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Jonathan Edwards: Christian History Timeline - Passing the Torch
The claimers and reclaimers of Jonathan Edwards
While Jonathan Edwards's intellectual agenda dominated America's formal religious thought until the mid-nineteenth century, his renovation of Calvinism and his writings on revival have continued to be read, debated, contested, and admired. He remains one of the few American theologians who has always been read intensely in the U.K. and other far-flung parts of the Christian world.
"New Divinity" was originally a term of reproof denoting the supposedly unwarranted innovations of Edwards's students and closest professional friends. Chief among these first-generation Edwards interpreters were Joseph Bellamy and Samuel Hopkins. Bellamy's True Religion Delineated (1750) and Hopkins's System of Doctrine (1793) extended Edwards's teachings on, respectively, the nature of genuine godliness and the interaction of divine and human motives in redemption. But they modified Edwards. Bellamy made God's character as lawgiver central. Hopkins refocused Edwards's main ethical principle ("love to Being in General") from God to earthly usefulness. Hopkins's phrase was "disinterested benevolence"; it meant selfless, universal charity. For Hopkins sinfulness should not be viewed as residing in human character, but rather in sinful actions.
The next generation of students made more adjustments. Jonathan Edwards, Jr., who studied with Bellamy and Hopkins, defended a "governmental" view of the atonement, in which the work of Christ restored balance in God's justice rather than placating the divine wrath. Nathanael Emmons was known as an "exercise" theologian, because, although he exalted God as the absolute determiner of all events (as had Edwards), he reduced human morality to what humans did. By contrast, Asa Burton argued that actions did proceed from an underlying "nature" or "heart" ("taste") oriented for or against God.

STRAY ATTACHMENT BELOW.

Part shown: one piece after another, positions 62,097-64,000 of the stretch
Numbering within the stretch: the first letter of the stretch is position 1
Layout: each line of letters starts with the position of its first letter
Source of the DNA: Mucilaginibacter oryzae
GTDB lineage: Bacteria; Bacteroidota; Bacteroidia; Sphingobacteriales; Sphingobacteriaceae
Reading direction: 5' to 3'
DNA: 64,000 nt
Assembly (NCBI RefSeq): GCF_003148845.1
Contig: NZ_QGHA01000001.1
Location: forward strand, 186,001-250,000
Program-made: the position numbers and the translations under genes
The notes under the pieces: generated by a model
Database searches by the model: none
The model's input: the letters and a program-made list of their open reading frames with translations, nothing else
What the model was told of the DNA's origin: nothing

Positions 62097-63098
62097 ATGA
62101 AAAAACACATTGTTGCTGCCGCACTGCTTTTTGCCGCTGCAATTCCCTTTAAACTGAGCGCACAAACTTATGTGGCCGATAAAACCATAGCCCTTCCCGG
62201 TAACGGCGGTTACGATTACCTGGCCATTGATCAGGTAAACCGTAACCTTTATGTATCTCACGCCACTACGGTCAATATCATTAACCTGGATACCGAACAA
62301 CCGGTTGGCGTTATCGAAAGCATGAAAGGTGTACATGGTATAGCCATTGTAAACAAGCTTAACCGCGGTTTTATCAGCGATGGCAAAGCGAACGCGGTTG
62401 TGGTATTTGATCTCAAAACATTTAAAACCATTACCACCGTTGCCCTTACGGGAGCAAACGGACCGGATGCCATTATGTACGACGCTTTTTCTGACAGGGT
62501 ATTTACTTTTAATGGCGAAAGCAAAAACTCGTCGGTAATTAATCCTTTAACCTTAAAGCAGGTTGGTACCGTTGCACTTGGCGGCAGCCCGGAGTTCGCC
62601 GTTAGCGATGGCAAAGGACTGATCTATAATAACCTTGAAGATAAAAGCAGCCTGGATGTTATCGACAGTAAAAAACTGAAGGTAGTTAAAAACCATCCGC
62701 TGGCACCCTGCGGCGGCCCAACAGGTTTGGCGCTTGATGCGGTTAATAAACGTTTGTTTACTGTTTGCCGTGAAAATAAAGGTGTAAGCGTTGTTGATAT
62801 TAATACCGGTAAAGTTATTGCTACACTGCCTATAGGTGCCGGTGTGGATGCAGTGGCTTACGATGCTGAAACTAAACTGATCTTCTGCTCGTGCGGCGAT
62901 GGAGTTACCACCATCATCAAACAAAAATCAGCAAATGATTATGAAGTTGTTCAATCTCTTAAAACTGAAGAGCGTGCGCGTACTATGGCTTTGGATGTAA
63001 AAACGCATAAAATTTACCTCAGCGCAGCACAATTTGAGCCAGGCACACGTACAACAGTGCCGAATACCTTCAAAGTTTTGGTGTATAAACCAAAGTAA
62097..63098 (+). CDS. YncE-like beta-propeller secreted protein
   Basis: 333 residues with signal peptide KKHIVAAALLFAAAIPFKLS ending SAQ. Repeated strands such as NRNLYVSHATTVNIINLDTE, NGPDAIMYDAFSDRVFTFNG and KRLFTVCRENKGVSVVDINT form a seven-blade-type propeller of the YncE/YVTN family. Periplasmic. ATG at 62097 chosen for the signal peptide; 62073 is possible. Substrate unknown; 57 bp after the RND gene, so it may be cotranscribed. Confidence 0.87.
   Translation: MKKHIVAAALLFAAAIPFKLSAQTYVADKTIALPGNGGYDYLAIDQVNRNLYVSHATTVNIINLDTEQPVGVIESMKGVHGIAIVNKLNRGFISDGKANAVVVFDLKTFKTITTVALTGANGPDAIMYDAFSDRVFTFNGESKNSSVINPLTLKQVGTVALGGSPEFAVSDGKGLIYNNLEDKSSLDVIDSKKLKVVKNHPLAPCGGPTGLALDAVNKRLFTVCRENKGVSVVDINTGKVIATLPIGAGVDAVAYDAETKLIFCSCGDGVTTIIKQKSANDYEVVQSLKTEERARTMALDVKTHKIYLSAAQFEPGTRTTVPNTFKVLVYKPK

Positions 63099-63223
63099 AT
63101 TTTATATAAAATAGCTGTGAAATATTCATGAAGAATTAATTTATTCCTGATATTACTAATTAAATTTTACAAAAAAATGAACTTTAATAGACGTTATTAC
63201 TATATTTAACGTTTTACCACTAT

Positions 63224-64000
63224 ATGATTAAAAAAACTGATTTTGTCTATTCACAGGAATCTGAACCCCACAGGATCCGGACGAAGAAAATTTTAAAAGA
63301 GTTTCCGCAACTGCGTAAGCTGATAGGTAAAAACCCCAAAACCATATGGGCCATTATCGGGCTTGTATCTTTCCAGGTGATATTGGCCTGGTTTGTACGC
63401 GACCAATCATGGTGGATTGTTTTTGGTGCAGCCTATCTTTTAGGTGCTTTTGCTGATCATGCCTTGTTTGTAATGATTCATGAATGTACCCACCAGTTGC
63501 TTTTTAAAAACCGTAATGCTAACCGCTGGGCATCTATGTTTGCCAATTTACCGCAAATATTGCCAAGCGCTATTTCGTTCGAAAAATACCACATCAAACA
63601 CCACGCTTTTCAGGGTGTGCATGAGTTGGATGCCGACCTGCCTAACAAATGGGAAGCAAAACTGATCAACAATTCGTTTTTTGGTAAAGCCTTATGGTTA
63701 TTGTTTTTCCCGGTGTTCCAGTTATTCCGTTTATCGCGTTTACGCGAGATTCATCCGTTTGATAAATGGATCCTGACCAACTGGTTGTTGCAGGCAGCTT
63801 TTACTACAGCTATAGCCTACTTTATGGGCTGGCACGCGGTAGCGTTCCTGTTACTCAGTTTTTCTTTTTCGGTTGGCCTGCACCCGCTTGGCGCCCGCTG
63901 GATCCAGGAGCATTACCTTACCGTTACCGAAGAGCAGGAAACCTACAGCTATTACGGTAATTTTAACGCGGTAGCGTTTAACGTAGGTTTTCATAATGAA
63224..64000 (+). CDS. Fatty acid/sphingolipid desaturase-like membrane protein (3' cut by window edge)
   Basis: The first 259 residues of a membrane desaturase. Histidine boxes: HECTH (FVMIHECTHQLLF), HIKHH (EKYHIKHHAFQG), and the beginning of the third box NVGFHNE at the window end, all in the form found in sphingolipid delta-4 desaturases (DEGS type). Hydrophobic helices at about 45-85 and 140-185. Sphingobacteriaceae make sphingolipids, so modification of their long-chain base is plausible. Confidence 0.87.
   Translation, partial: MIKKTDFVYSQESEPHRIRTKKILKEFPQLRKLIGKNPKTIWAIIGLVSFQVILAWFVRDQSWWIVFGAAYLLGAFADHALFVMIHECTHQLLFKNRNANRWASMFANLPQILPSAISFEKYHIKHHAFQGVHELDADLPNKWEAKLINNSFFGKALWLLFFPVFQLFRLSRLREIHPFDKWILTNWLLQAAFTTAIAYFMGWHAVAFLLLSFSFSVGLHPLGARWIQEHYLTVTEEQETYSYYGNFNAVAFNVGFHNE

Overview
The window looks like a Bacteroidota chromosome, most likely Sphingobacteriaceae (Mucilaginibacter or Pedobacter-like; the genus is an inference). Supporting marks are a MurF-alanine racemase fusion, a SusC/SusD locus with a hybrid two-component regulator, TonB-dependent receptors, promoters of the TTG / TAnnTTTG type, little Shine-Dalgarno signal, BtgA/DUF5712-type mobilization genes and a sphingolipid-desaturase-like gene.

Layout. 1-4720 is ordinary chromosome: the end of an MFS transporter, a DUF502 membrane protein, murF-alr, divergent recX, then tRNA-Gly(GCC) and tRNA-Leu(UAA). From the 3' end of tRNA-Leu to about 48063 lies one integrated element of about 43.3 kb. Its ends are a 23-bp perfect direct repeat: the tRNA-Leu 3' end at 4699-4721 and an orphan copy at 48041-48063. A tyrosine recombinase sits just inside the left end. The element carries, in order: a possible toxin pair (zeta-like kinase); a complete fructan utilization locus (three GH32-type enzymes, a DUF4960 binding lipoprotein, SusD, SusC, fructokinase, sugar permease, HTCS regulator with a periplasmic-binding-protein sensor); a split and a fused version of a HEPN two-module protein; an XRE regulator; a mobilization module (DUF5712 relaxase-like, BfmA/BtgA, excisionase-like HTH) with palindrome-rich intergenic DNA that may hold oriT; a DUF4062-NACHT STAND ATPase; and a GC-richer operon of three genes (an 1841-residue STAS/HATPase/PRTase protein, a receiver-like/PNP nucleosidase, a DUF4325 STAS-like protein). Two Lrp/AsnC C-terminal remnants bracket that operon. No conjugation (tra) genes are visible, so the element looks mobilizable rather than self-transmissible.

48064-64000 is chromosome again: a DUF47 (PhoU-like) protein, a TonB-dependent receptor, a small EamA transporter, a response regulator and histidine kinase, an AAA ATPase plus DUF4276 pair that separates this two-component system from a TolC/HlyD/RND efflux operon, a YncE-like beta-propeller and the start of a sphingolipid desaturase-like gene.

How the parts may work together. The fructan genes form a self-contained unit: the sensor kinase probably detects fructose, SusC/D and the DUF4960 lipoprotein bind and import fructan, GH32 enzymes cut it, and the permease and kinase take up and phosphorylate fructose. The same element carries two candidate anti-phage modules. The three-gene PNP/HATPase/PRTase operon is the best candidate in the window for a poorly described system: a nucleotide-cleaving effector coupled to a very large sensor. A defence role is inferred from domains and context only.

Overlapping this generation were some leading theological educators. Founders of Andover Seminary (1808) like Jedidiah Morse wanted to revive Edwards's orthodox Calvinism. Later professors at Andover, especially Edwards Amasa Park, were eager to track and defend what they considered the proper interpretation of Edwards. By contrast, the founders of Connecticut's East Windsor Seminary, Asahel Nettleton and Bennet Tyler, were more concerned with evangelism.
The most accomplished nineteenth-century theologians who viewed themselves as followers of Edwards were a president of Yale College, Timothy Dwight, and his two most famous students, Nathaniel William Taylor, a strong proponent of revival and the first theological professor at the Yale Divinity School, and Lyman Beecher, an energetic revivalist and social reformer. Taylor in particular combined, as Edwards had, an ability to reason metaphysically about human nature in subtle philosophical terms and a deep commitment to evangelism and church renewal. They modified Edwards considerably, especially by defending a modern concept of freedom (the power to choose among potential actions) as opposed to the view that Edwards upheld (the power to do what you have chosen to do—but only in consistency with your character).
Second Great Awakening
Edwards's greatest impact on the public came as leader and chronicler of the American colonies' first great revivals. Eager to preach for conversion, willing to try new methods for revival, and clearly dependent upon the power of God to change lives, Edwards remained a steady inspiration to the leaders of "the Second Great Awakening" of the early nineteenth century. Congregationalists like pastor Benjamin Trumbull and historian Joseph Tracy, no less than Presbyterian theologian of revival William Sprague, found inspiration in Edwards. The most important nineteenth-century revivalist, Charles G. Finney, made no secret of both how little he regarded Edwards's formal theology and how much he admired Edwards's evangelistic work.
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